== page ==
Last night, hundreds of celebrities came together, as they so frequently do, for a benefit event at Madison Square Garden in New York City. The purpose of the 12/12/12 concert was to raise money for the victims and survivors of Hurricane Sandy as well as provide hope and support for those still struggling. Performers included Bruce Springsteen and the E Street Band, Roger Waters, Adam Sandler with Paul Schaffer, Bon Jovi, Eric Clapton, The Rolling Stones, Alicia Keys, The Who, Kanye West, Billy Joel, Chris Martin of Coldplay, and probably the most talked-about performance of the night, Paul McCartney with the surviving members of Nirvana for their first reunion in twenty years.
According to Billboard, it was a powerful night of poignant entertainment, as many of the performers were from the New York/New Jersey area and chose songs that specifically related to the event. Springsteen did a Medley of “My City In Ruins,” “Working On A Building,” and Tom Waits’ “Jersey Girl.” His songs all hit home as did Adam Sandler’s comical rendition of Leonard Cohen’s “Hallelujah,” entitled “Sandy Screw Ya.” Click the links below to watch of some of these highlight acts.
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While artists have individually expressed quiet distate for the paltry royalties paid out by music streaming services such as Pandora or Spotify, a unified statement from a large group of allied musicians has been noticeably absent. At least until this past Wednesday, when over 100 notable artists signed off on a letter publicly criticizing the Internet Radio Fairness Act. The letter, publicized by the MusicFirst Coalition, a group comprised of musicians’ unions, artists, and record labels, demands that Congress refuse to “gut the royalties that thousands of musicians rely upon” by passing the bipartisan bill, which would dramatically cut the royalty rates that streaming new media services such as Pandora are required to pay.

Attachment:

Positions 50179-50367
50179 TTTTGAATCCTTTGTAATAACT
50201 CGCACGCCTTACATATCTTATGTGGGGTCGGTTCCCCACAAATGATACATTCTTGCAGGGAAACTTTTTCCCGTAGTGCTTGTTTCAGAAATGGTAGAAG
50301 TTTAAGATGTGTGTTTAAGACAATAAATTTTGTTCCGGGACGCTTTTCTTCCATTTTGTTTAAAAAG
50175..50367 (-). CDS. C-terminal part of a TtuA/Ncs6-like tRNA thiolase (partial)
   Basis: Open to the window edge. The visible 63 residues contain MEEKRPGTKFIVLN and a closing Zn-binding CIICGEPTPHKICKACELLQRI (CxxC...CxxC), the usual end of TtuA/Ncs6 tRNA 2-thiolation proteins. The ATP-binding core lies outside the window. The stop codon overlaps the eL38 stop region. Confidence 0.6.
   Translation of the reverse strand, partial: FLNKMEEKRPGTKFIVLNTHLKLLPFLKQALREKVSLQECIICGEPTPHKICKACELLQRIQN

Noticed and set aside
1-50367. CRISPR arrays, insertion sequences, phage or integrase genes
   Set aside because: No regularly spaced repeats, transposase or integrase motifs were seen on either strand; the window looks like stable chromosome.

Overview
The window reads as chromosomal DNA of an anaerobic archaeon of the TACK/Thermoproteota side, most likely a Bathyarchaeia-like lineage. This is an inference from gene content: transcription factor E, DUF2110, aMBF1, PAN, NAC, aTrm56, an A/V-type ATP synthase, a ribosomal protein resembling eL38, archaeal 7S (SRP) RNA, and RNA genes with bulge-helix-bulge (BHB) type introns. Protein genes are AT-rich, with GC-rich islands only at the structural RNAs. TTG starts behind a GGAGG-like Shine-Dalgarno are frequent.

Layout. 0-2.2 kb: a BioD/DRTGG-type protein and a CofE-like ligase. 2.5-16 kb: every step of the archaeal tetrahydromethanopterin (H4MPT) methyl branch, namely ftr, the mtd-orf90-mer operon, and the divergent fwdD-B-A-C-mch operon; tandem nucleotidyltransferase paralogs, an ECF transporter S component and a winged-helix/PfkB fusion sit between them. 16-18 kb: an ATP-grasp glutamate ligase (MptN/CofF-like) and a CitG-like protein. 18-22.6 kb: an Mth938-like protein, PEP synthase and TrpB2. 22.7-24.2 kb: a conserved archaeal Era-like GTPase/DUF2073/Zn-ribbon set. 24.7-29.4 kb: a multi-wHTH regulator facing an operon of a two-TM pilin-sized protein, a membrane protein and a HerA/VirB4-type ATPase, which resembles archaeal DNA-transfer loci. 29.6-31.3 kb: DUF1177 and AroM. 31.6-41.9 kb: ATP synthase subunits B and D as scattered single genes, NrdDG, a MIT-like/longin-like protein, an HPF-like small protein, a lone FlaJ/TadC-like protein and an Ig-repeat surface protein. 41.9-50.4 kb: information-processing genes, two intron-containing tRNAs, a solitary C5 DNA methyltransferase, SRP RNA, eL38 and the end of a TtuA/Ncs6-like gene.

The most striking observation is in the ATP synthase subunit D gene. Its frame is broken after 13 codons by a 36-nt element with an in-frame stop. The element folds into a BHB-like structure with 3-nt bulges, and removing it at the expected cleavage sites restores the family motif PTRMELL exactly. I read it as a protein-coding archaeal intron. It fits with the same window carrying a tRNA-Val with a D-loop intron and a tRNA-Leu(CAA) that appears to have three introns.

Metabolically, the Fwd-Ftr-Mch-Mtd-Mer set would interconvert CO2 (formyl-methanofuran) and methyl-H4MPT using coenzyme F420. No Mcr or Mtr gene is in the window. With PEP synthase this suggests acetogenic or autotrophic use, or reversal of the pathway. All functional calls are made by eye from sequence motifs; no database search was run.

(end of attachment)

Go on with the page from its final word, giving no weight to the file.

While Hurricane Sandy’s destructive path through the East Coast delayed or cancelled almost all live music events in the Mid-Atlantic tri-state area, there is one show that will still go on. This Friday, Jersey boys Bruce Springsteen and Jon Bon Jovi will play a massive televised benefit concert to benefit those affected by the record-breaking storm. Billy Joel, Sting, and Christina Aguilera will reportedly join the Garden State natives at the show, which will broadcast live on at 8 p.m. EST on NBC and NBC.com, as well as network affiliates USA Network, MSNBC, CNBC, Bravo, E!, Style Network, and G4. All proceeds from the telethon will go to the American Red Cross, which has been assisting victims in the aftermath of its devastating landfall this past Monday. Last night, at a concert in upstate New York, Springsteen dedicated “My City of Ruins” from his album The Rising to the storm-battered Asbury Park, the seaside New Jersey town where he and his band gigged regularly at the beginning of their career. To quote another appropriate song from The Boss, the Jersey faithful always seem to take care of their own.